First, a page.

Put like that, The Enchanted Pig may sound off-putting. It is the very opposite: simple to follow, delightful to behold and easy on the ear, the show re-casts the Beauty and the Beast fable in the story of a beautiful princess who is ordered by Fate to marry “a fat pig from the North” (no, he’s nothing like Wayne Rooney) and discovers her true love.
Flora, like Cordelia in King Lear, is the youngest of three daughters whose father, King Hildebrand is about to go to war. He forbids them to enter a locked room; naturally, they do so and discover their destinies. Much of the excitement in Dove’s score comes from the girls’ mixture of anticipation and fear, tinged with romantic naughtiness. They wear mini-skirts and cream cone hairstyles. They all embark on a journey from the palace to the pigsty and the darkest corners of the universe.
When Flora meets her pig, he promptly disappears after ordering her to wear out three iron pairs of shoes as she searches the world for him. So the mood of a pantomime is mixed with a classic quest, and John Fulljames’s production takes us through countryside, night skies, palaces, muddy fields, and the house of the North Wind, where the resident married couple have a duet: “I love the curlers in her hair/I love his filthy underwear/I love the way he never knows/When he’s got bogies up his nose.”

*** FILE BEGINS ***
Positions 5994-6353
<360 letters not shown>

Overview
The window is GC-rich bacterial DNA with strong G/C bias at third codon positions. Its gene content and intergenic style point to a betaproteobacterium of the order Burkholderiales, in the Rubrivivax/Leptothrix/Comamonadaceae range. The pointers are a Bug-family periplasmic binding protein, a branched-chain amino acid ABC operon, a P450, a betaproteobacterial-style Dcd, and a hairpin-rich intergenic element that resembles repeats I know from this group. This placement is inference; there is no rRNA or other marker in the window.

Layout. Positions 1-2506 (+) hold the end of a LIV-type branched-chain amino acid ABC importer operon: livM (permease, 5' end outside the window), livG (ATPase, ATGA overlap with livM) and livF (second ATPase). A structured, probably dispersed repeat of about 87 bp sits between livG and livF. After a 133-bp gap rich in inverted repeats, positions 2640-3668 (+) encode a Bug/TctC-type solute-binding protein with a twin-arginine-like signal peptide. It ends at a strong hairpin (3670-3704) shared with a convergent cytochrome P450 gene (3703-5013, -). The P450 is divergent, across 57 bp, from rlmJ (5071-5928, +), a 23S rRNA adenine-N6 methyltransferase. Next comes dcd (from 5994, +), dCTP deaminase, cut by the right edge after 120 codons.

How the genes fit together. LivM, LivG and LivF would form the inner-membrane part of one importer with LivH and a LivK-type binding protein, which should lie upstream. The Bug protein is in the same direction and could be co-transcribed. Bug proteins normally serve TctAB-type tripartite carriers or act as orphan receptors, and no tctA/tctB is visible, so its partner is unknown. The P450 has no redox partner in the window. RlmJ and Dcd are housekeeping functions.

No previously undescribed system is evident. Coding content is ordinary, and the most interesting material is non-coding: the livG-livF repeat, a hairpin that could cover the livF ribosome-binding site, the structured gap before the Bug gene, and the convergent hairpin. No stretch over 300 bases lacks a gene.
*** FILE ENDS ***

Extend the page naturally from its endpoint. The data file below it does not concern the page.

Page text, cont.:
Before arriving at the slaves’ kitchen where the wedding is prepared, Flora encounters the snow geese, the moon and the clouds, as the world comes alive in readiness for the magical day. Best of all, perhaps, is the way quite sophisticated music – echoes abound of Sondheim and Janacek - is made to sound naturally sensual in the singing of a really top notch cast, such a marked contrast with the amateurish singing in the RSC’s new Merry Wives musical at Stratford-upon-Avon.
John Rawnsley is a rubicund, lyrical King, while Glyndebourne and Covent Garden veteran Nuala Willis doubles as a book of Fate and Mrs North Wind. Rodney Clarke is the king turned prince, with a gorgeous snout, fleshy ears and a penchant for rolling in mud that commends him, of course, to every child in the audience. They all sing beautifully, as do Mab and Dot (Kate Chapman and Akiya Henry), Flora’s sisters. Flora herself is enchantingly played and sung by Caryl Hughes (sharing the role with Anna Dennis), and the musical supervision is by Stuart Stratford.
The Young Vic is a perfect auditorium for such a show, where the small band (including harp and trombone) sits easily within Dick Bird’s fluid, non-picturesque design and the expert lighting of Paul Anderson. This really is a treat for all the family and a sensible alternative, if you want one, to the traditional pantomime.
- Michael Coveney